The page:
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Everything retro - big and small! Live from Perth, Australia!

Monday, June 30, 2014

My Thoughts on Resellers...

I had never encountered a reseller until the other week. I of course knew they existed, but was never worried about them in my little corner of Australia. I had walked into a pawn show I frequent regularly and he was in the games section, mulling over a pile of PSone games. PSone games aren't that hard to come by, but this was a solid lot, for a very good price considering it was a pawn store.
Now, I will admit I was a little jealous about missing out on such a purchase by mear minutes, but that's life. First in best dressed. All the best to him I thought at the time. I'd been picking that place clean for years, so I guess it was time for someone else to win. These thoughts were washed down the sink immediately when I heard him talking to the staff at the counter though. He was checking every nook and cranny of the games, checking over everything to an extreme level of detail. At first I thought he was just hardcore, but then he started asking questions. These questions were about the history of those copies, asking questions like where they had come from and if they'd been sold before etc. I didn't catch it all, but it was quite obvious he was in the business of reselling video games.

Resellers buy games at bargain bin prices (the price old things really should be) and then resell them online at a (usually) incredibly inflated price. I've seen the practice on eBay as well as Gumtree, but no doubt it happens on Craigslist where its available. Basically, they are preying on the nostalgia of ignorant gamers who just presume that because its old, it's worth a lot. That of course is bullshit; there have been plenty of times I've seen games that were released in the hundreds of thousands with an asking price well over what they're actually worth considering how many of them exist.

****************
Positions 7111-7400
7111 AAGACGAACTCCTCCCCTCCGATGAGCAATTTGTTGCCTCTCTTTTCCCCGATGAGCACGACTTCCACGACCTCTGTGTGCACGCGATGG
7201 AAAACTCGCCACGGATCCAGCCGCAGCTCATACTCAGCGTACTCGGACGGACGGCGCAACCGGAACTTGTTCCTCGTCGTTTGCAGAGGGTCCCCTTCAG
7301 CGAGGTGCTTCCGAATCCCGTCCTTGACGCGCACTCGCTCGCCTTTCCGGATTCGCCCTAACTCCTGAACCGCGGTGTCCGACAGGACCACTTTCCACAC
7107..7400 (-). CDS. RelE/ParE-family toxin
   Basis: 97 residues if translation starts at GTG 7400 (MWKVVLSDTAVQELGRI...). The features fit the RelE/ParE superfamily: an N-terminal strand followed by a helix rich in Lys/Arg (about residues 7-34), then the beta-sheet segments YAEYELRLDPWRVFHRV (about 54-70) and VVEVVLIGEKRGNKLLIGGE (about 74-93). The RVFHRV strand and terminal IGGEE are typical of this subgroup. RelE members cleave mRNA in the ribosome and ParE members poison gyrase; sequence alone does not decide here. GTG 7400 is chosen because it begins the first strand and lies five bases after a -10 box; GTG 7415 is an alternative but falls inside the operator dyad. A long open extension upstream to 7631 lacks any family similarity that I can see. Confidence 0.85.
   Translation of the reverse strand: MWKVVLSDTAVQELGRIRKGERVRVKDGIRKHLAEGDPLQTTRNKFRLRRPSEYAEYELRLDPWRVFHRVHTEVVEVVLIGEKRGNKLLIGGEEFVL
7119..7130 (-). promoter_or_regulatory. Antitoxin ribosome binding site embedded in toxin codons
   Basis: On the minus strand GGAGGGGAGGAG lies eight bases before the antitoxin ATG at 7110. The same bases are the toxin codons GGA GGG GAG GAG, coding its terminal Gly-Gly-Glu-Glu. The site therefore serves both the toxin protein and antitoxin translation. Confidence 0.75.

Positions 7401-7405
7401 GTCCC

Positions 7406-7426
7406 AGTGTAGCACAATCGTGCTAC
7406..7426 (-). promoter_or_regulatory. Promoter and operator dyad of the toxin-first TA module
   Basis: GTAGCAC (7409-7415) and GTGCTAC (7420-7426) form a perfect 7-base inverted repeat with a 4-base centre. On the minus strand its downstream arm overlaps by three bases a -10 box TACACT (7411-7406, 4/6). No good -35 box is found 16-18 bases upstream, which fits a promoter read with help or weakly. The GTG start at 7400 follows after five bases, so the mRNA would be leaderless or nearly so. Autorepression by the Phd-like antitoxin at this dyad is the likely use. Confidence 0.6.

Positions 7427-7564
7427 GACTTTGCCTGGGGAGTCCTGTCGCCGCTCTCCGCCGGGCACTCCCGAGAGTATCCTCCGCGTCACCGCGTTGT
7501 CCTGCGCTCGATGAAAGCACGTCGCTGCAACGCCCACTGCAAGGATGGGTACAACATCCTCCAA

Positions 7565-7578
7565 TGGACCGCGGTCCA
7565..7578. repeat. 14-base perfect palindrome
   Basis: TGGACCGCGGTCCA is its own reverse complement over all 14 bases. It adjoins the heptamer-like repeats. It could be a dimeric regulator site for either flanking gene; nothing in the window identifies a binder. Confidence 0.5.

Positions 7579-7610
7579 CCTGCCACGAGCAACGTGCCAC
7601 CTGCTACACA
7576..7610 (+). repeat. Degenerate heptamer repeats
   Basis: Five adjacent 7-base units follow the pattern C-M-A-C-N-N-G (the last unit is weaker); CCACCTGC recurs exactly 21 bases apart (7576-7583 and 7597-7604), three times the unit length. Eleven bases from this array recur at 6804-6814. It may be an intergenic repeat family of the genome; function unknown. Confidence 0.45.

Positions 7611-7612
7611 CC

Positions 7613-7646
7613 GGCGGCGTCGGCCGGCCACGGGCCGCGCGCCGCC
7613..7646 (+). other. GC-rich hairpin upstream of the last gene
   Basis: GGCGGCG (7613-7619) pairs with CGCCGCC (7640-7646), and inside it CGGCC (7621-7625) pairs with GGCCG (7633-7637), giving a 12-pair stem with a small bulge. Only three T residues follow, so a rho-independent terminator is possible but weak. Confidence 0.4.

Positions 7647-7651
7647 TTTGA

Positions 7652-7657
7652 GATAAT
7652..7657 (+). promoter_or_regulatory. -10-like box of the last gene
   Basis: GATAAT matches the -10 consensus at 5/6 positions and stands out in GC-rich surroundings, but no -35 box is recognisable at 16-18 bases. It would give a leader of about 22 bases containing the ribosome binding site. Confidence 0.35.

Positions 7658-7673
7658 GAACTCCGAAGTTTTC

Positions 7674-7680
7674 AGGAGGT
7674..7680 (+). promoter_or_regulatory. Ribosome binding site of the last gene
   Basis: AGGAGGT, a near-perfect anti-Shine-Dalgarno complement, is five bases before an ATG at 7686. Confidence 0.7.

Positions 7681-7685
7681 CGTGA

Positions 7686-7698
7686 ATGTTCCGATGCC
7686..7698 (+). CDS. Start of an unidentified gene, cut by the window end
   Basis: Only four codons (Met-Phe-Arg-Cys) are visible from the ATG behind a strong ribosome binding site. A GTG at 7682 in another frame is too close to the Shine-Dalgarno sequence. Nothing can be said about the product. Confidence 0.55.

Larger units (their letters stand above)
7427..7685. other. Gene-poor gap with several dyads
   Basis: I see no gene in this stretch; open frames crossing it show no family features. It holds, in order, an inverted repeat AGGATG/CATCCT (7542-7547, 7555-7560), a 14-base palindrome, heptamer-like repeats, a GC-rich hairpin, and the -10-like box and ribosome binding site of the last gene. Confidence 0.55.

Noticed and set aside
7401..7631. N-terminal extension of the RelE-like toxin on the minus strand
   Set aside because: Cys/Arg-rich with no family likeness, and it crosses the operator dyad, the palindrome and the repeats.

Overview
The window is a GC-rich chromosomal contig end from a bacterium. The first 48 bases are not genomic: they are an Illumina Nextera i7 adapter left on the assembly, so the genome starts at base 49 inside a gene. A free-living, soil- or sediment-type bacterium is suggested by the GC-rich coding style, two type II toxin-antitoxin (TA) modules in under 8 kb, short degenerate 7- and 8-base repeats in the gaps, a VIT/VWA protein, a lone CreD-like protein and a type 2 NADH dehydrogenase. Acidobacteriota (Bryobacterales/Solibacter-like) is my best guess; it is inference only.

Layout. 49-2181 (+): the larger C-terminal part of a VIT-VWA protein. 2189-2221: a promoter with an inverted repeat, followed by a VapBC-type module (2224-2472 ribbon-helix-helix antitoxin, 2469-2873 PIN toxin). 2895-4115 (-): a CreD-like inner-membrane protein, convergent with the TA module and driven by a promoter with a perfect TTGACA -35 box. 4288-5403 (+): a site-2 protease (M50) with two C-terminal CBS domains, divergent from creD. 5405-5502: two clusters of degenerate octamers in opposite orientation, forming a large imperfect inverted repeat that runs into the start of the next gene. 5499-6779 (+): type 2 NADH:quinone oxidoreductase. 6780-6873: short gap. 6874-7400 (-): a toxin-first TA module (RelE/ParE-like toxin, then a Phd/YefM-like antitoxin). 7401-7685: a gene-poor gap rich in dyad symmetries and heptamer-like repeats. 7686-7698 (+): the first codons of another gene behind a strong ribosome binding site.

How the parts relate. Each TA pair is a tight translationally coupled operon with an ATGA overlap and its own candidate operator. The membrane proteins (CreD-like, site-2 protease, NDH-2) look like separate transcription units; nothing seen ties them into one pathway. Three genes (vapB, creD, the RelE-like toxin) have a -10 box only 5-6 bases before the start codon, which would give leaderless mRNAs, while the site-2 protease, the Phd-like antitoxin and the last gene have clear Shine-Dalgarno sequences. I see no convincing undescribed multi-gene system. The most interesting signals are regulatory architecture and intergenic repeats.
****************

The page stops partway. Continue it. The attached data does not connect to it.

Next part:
I must stress that if you're lucky enough to have a local retro gaming oriented store, they're not what I'm talking about here. The awesome guys and gals who run those are not lumped into the same category, they're hard working folk doing a service to the community for running such a shop. The resellers I'm talking about are basically the shady, alleyway dealers of the hobby.
Retro game shops will be generally competitively priced with online, plus the staff will be quite knowledgeable and the games most likely tested as they will have the consoles on-hand. I'd highly recommend going and spending your money at those instead of eBay if you have the choice.